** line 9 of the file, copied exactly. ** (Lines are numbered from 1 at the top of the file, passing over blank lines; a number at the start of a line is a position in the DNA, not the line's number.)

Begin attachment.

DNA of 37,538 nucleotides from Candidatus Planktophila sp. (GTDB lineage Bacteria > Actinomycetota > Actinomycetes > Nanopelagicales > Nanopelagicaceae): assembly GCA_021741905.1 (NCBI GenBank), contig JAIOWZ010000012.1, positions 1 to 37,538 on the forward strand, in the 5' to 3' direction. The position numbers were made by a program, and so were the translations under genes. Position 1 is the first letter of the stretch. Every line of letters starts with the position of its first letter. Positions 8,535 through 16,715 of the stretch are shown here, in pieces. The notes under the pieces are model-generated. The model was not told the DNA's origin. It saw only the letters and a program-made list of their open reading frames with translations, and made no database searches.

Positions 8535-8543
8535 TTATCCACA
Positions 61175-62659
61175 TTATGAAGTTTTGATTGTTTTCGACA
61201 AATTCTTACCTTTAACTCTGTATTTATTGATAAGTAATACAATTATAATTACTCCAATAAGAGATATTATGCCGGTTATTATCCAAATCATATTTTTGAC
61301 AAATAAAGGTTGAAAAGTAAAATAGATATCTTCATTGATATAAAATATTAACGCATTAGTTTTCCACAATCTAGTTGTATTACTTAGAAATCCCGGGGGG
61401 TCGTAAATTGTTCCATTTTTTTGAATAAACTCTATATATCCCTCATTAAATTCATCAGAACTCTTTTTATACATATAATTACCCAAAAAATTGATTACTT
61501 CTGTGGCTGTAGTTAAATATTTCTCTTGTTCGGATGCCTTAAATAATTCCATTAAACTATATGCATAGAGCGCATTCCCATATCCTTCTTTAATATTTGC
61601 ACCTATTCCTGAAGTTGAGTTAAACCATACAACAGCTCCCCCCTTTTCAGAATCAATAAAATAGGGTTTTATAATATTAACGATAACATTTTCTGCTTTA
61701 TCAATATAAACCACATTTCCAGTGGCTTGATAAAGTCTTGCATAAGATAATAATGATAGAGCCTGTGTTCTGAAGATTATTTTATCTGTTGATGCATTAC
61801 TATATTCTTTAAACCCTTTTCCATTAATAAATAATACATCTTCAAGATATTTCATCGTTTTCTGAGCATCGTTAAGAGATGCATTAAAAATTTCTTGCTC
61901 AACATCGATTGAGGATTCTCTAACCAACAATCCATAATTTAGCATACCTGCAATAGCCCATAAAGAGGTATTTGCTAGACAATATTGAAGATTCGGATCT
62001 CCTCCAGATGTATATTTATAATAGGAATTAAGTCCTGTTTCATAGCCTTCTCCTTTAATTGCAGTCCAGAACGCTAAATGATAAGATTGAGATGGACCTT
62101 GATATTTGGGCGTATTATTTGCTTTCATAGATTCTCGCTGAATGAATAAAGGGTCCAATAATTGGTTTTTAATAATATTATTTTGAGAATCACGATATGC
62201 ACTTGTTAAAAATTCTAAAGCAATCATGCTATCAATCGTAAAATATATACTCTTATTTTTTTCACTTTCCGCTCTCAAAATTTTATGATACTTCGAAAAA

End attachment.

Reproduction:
61501 CTGTGGCTGTAGTTAAATATTTCTCTTGTTCGGATGCCTTAAATAATTCCATTAAACTATATGCATAGAGCGCATTCCCATATCCTTCTTTAATATTTGC